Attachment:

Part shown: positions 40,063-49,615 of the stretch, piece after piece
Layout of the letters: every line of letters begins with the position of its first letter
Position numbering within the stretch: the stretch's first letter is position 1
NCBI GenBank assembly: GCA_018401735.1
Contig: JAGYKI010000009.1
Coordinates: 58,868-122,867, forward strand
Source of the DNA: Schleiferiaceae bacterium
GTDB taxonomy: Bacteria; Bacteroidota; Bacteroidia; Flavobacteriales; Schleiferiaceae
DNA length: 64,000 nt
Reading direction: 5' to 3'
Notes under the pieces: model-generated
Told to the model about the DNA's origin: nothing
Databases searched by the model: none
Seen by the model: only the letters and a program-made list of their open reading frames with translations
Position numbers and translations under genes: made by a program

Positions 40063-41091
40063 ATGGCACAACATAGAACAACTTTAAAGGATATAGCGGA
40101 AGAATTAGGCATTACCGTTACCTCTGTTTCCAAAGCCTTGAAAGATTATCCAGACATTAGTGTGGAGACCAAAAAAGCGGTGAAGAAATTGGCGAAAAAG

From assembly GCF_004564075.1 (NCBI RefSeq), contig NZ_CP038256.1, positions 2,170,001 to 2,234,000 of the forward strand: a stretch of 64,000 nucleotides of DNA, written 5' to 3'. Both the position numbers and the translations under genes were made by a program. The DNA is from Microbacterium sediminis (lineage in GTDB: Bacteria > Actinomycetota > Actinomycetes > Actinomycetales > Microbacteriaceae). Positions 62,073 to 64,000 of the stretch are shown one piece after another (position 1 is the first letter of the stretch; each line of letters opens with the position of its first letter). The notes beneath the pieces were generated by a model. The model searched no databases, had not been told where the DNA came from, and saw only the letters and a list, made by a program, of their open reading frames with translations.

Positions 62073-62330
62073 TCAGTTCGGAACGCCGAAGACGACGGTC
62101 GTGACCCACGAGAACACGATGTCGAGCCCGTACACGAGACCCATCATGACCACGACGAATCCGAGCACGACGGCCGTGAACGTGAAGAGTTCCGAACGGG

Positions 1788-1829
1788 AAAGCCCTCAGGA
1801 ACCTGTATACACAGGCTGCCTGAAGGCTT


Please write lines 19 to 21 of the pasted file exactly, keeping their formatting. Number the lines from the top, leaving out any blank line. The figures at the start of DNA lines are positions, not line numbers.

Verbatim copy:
From assembly GCF_004564075.1 (NCBI RefSeq), contig NZ_CP038256.1, positions 2,170,001 to 2,234,000 of the forward strand: a stretch of 64,000 nucleotides of DNA, written 5' to 3'. Both the position numbers and the translations under genes were made by a program. The DNA is from Microbacterium sediminis (lineage in GTDB: Bacteria > Actinomycetota > Actinomycetes > Actinomycetales > Microbacteriaceae). Positions 62,073 to 64,000 of the stretch are shown one piece after another (position 1 is the first letter of the stretch; each line of letters opens with the position of its first letter). The notes beneath the pieces were generated by a model. The model searched no databases, had not been told where the DNA came from, and saw only the letters and a list, made by a program, of their open reading frames with translations.

Positions 62073-62330
62073 TCAGTTCGGAACGCCGAAGACGACGGTC